- If a cell does not express these receptors then the virus cannot normally infect it.
- In virology, Tissue tropism is the cells and tissues of a host which support growth of a particular virus or bacteria. Some viruses have a broad tissue tropism and can infect many types of cells and tissues. Other viruses may infect primarily a single tissue.
- dendritic cell: Any cell, having branching processes, that forms part of the mammalian immune system.
- macrophage: A white blood cell that phagocytizes necrotic cell debris and foreign material, including viruses, bacteria, and tattoo ink. It presents foreign antigens on MHC II to lymphocytes. Part of the innate immune system.
A tropism is a biological phenomenon, indicating growth or turning movement of a biological organism in response to an environmental stimulus. In tropisms, this response is dependent on the direction of the stimulus (as opposed to nastic movements which are non-directional responses). Viruses and other pathogens also affect what is called "host tropism" or "cell tropism. " Case tropism refers to the way in which different viruses/pathogens have evolved to preferentially target specific host species or specific cell types within those species.
Host tropism is the name given to a process of tropism that determines which cells can become infected by a given pathogen. Host tropism is determined by the biochemical receptor complexes on cell surfaces that are permissive or non-permissive to the docking or attachment of various viruses.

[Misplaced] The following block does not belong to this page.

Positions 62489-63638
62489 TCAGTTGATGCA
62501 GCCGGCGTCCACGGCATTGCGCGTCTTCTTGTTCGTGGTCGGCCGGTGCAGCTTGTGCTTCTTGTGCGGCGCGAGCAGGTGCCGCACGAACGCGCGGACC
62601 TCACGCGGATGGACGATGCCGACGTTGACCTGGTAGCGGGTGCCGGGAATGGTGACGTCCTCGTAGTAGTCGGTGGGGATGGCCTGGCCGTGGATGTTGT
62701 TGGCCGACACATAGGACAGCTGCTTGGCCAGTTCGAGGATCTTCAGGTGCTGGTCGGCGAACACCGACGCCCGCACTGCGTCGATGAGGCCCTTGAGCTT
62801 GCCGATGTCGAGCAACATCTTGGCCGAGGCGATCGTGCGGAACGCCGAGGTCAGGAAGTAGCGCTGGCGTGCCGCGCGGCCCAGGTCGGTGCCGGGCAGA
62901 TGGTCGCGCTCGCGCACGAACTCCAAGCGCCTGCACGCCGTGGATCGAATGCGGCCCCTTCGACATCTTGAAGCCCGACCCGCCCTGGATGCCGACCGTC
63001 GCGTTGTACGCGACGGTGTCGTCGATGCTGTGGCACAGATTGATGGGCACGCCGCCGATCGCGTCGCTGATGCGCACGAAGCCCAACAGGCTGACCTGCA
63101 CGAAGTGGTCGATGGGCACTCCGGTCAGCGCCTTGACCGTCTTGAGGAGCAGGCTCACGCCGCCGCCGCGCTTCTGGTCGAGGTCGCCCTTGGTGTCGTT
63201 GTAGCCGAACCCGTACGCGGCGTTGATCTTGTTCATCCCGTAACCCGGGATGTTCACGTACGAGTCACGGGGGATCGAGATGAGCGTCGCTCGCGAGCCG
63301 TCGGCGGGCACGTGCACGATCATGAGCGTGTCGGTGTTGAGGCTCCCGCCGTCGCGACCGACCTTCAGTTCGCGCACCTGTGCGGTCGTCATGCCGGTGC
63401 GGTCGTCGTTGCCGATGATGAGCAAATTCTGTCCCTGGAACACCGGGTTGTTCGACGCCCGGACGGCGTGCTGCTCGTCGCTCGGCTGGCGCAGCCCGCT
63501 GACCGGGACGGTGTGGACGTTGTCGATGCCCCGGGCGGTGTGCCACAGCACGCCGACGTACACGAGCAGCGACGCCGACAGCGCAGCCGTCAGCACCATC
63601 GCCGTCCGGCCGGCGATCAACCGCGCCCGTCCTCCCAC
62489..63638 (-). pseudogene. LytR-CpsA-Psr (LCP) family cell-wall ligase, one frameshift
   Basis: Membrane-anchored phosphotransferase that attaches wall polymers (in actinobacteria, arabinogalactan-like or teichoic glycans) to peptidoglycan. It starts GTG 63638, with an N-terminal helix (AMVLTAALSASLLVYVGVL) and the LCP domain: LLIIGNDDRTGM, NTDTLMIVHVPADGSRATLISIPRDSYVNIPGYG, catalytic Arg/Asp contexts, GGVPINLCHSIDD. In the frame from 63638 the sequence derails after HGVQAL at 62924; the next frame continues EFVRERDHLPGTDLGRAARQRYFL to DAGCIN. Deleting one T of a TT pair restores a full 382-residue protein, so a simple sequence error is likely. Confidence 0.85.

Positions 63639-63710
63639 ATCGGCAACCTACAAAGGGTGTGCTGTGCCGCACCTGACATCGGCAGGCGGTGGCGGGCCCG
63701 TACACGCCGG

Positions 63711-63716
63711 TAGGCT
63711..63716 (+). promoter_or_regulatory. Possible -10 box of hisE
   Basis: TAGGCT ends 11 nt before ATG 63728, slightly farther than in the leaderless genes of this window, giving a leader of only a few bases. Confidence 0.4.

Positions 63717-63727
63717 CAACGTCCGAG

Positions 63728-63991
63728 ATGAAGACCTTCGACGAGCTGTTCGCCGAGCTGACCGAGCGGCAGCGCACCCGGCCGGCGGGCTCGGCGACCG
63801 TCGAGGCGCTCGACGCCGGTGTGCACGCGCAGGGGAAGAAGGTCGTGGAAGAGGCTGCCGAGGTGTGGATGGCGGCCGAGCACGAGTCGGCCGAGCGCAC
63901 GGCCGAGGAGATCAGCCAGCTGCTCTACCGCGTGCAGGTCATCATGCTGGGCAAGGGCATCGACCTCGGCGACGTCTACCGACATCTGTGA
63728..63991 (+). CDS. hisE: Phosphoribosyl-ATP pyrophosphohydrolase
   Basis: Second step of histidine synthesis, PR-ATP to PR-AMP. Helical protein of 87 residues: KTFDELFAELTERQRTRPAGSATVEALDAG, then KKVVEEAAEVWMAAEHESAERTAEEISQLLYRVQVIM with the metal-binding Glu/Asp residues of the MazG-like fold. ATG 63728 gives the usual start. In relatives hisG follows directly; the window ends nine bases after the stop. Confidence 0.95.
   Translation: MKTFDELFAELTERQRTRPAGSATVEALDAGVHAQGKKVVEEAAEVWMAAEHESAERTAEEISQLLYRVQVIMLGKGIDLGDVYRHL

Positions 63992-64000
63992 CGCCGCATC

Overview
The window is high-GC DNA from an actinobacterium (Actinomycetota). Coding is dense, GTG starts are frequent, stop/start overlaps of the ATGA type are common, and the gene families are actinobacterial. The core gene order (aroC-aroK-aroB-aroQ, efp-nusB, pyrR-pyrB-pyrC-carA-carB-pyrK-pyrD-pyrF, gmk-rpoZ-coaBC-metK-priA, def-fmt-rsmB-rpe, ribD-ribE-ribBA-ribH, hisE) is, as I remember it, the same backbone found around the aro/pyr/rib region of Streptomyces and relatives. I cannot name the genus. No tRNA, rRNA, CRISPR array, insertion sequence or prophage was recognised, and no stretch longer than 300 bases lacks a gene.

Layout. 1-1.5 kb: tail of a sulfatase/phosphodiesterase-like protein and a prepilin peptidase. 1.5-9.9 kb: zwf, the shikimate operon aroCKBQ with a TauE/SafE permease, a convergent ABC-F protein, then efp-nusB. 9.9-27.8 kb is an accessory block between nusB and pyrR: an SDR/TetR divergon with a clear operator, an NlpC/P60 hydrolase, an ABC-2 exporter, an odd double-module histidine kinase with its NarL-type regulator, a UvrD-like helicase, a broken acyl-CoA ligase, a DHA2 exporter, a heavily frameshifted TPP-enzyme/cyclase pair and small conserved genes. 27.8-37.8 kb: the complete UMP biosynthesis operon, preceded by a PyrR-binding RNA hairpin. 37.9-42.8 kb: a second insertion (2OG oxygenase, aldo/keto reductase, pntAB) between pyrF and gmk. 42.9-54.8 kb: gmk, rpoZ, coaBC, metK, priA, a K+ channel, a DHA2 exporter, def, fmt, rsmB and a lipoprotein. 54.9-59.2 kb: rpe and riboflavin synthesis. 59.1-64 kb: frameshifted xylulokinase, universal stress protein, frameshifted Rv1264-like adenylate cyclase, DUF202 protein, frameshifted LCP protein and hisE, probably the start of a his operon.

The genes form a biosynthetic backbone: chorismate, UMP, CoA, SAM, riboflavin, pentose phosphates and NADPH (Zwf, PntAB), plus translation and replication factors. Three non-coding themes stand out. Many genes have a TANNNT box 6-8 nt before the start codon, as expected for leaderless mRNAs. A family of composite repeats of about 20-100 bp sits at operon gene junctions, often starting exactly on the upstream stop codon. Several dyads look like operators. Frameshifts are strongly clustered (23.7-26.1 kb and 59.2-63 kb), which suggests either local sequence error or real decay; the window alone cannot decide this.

Various factors determine the ability of a pathogen to infect a particular cell. For example, viruses must bind to specific cell surface receptors to enter a cell. If a cell does not express these receptors then the virus cannot normally infect it. Viral tropism is determined by a combination of susceptibility and permissiveness: a host cell must be both permissive (allow viral entry) and susceptible (possess the receptor complement needed for viral entry) for a virus to establish infection. An example of this is the HIV virus, which exhibits tropism for CD4 related immune cells (e.g. T helper cells, macrophages or dendritic cells). These cells express a CD4 receptor, to which the HIV virus can bind, through the gp120 and gp41 proteins on its surface.
Human papillomavirus vaccine: Gardasil is a human papillomavirus vaccine on the market and it protects against HPV-16 and HPV-18 which cause 70% of cervical cancers, 80% of anal cancers, 60% of vaginal cancers, and 40% of vulvar cancers.
In virology, Tissue tropism is the cells and tissues of a host that support growth of a particular virus or bacteria. Some viruses have a broad tissue tropism and can infect many types of cells and tissues. Other viruses may infect primarily a single tissue.